Dismal retail sales data hurt the Canadian dollar, while not even strong German IFO data could reverse the downward spiral seen recently in the Eurozone economy and EUR/USD currency pair.
With no US economic data on the calendar this morning, the US dollar (USD) is holding steady against the euro, has edged higher against the Japanese yen (JPY) and Canadian dollar (CAD), and has retreated against the British pound (GBP), Australian (AUD), and New Zealand dollars (NZD).
Today is one of those days where individual performance is leading to the inconsistent performance of the dollar. The only piece of data released from all of North America today was from Canada, and unfortunately, the disappointments compounded losses in the Canadian dollar. Canadian retail sales fell 2.1%, the most in more than 2.5 years.
While part of the decline was caused by lower auto sales, purchases of furniture, electronic goods, and spending at department stores also plunged in the month of December. In fact, holiday shopping last year in Canada was so weak that retail sales fell two out of the last three months of the year, and this means that spending will contribute negatively to Q4 GDP.
Combined with the meager 0.1% growth in consumer prices, we understand why the Bank of Canada (BoC) decided to tone down its level of hawkishness last month. USDCAD has been on tear this month, rising from a low of 0.9933 to a high of 1.0232 today. The latest move took the currency pair right to its 200-week simple moving average (SMA), but if USDCAD manages to break new highs, the next level of resistance isn't until 1.04.
Even Good News Proves Bad for the Euro
Meanwhile, stronger-than-expected German IFO numbers failed to help the euro. The single currency spiked higher after German business confidence hit a 2.5-year high but trended lower quickly thereafter. As we warned at the beginning of the week, the biggest risks facing the euro were the European Commission's growth forecasts, the Italian elections, and the Federal Open Market Committee (FOMC) meeting minutes, and all have contributed to the euro's decline.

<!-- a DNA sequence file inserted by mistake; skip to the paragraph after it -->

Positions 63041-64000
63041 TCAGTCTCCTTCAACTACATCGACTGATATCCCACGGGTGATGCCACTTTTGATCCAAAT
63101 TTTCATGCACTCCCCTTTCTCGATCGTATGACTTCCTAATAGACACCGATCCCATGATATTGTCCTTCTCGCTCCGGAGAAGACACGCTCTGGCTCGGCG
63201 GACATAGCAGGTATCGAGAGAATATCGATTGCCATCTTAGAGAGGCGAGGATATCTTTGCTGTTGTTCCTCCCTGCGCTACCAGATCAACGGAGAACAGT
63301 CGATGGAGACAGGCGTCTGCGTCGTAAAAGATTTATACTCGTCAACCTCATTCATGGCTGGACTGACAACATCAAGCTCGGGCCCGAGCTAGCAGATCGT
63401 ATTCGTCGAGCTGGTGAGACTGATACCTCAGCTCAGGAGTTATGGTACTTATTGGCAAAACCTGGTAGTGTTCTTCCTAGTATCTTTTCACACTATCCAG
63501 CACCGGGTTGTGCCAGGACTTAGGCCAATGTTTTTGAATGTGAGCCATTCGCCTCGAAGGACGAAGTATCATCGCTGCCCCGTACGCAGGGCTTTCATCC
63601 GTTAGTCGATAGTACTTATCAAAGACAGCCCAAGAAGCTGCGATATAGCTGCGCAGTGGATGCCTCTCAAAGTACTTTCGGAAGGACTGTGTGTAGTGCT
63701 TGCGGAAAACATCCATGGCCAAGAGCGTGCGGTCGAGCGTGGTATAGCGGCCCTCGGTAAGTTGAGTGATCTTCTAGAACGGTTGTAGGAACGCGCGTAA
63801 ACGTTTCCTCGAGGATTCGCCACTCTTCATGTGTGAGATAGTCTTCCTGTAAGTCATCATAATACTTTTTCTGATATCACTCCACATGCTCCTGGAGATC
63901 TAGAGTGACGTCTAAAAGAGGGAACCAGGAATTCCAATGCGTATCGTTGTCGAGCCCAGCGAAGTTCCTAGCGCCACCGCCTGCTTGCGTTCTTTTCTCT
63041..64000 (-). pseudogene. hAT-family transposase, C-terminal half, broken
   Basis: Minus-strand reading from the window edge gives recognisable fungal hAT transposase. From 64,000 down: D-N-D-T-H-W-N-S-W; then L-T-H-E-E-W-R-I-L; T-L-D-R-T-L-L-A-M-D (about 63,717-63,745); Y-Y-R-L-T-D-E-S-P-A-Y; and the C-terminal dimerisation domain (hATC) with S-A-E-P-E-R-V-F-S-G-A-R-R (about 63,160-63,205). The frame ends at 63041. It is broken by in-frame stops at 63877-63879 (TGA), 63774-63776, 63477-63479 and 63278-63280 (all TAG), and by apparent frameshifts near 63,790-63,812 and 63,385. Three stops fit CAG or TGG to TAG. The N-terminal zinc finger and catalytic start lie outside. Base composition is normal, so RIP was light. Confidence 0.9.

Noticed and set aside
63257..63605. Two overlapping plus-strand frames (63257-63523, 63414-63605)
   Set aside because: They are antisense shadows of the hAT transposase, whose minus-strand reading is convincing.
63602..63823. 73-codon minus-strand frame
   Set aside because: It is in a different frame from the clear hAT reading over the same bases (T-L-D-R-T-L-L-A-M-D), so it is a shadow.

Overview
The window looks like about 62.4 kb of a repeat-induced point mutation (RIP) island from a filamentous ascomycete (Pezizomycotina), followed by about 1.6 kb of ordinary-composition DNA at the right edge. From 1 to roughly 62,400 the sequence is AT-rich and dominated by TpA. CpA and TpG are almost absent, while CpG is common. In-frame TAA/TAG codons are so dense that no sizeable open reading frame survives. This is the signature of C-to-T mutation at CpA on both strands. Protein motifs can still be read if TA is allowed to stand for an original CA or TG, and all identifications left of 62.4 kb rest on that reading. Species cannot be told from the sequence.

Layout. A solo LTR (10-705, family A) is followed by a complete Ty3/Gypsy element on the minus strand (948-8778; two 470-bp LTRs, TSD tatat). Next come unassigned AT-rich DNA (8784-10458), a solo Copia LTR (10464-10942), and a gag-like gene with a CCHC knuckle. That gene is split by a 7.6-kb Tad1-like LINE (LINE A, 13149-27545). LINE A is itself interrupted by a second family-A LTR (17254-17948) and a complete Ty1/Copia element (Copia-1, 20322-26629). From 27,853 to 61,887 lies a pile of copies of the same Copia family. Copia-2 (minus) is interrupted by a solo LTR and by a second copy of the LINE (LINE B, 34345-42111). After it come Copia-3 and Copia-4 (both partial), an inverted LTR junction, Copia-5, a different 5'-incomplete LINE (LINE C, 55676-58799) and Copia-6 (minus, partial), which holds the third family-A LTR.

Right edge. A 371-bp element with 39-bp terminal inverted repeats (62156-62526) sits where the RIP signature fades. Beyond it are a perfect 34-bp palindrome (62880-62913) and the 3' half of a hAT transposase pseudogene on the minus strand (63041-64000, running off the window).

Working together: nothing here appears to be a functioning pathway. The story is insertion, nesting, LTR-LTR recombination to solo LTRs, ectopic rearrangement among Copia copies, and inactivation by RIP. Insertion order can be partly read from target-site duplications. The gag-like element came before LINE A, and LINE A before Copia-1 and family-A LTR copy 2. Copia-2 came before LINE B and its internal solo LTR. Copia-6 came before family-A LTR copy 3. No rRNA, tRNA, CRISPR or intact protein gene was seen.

This morning, the European Commission slashed its 2013 GDP forecast to -0.3% from +0.1%, but what really made the euro drop to session lows were the reports that long-term refinancing operation (LTRO) II repayments fell short of expectations. Banks are set to repay only EUR 61.1 billion next week, versus a forecast of EUR100 billion, and the miss in LTRO repayment suggests that banks have less excess liquidity, or free capital.
With only a few more days to go before the Italian elections, the lack of a clear frontrunner continues to weigh on sentiment. None of the candidates are expected to win a majority, and right now, it appears that Pier Luigi Bersani is leading slightly in the polls, and if he wins, he will most likely form a coalition government with Prime Minister Mario Monti's centrists.
This is probably the best-case scenario for Italy since it would offer assurance of continued reforms. However, the elections are close and can still go either way. The worst-case scenario for investors and the euro would be a win by former Prime Minister Silvio Berlusconi because he plans to abolish unpopular property taxes that were the cornerstone of Monti's austerity measures. A return to the free-spending days of Berlusconi would be a big hit to confidence and would increase the risks of a downgrade for Italy. Along these lines, the uncertainty surrounding the Italian elections also poses a risk for the euro.
By Kathy Lien of BK Asset Management
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